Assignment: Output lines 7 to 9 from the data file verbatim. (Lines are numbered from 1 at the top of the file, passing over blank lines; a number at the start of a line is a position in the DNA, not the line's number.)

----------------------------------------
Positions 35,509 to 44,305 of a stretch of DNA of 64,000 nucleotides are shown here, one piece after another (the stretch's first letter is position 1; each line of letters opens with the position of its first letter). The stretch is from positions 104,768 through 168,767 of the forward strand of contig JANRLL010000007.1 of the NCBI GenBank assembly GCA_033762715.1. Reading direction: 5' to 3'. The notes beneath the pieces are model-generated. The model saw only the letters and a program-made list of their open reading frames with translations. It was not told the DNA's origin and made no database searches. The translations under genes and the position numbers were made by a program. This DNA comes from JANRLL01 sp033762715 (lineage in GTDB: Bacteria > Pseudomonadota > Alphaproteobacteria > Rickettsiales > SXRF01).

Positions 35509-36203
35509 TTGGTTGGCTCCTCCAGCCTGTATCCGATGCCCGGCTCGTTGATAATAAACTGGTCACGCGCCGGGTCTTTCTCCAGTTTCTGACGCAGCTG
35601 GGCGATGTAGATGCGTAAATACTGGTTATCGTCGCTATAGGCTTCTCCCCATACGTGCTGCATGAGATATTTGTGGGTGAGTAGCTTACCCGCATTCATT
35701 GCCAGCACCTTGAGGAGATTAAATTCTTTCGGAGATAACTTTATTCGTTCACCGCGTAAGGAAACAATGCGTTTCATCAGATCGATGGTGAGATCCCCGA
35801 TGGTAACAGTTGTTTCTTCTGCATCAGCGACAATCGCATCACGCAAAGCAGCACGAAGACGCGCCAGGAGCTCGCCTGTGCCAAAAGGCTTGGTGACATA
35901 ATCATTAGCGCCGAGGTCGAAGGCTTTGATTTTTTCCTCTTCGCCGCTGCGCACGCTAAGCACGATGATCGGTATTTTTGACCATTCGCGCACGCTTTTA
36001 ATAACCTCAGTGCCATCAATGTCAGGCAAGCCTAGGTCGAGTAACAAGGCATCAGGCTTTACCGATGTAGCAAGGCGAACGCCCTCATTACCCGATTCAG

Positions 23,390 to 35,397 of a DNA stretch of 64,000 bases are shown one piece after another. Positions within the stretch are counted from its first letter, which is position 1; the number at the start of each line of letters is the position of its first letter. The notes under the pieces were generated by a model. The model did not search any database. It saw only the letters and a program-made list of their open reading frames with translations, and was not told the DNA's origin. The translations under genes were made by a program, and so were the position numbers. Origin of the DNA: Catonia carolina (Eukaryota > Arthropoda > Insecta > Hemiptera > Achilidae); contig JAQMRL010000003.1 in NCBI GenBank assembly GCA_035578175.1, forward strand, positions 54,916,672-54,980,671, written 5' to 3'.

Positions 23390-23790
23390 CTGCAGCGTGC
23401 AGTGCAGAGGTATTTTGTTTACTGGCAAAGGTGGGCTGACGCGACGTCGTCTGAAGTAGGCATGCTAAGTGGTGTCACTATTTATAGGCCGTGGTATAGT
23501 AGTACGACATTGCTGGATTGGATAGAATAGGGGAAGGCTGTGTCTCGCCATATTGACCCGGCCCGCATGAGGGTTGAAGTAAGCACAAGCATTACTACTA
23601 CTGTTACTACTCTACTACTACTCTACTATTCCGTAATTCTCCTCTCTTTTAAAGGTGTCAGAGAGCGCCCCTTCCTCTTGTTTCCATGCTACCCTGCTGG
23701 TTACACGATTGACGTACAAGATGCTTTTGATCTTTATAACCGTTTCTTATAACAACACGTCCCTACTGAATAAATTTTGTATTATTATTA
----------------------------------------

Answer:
35901 ATCATTAGCGCCGAGGTCGAAGGCTTTGATTTTTTCCTCTTCGCCGCTGCGCACGCTAAGCACGATGATCGGTATTTTTGACCATTCGCGCACGCTTTTA
36001 ATAACCTCAGTGCCATCAATGTCAGGCAAGCCTAGGTCGAGTAACAAGGCATCAGGCTTTACCGATGTAGCAAGGCGAACGCCCTCATTACCCGATTCAG

Positions 23,390 to 35,397 of a DNA stretch of 64,000 bases are shown one piece after another. Positions within the stretch are counted from its first letter, which is position 1; the number at the start of each line of letters is the position of its first letter. The notes under the pieces were generated by a model. The model did not search any database. It saw only the letters and a program-made list of their open reading frames with translations, and was not told the DNA's origin. The translations under genes were made by a program, and so were the position numbers. Origin of the DNA: Catonia carolina (Eukaryota > Arthropoda > Insecta > Hemiptera > Achilidae); contig JAQMRL010000003.1 in NCBI GenBank assembly GCA_035578175.1, forward strand, positions 54,916,672-54,980,671, written 5' to 3'.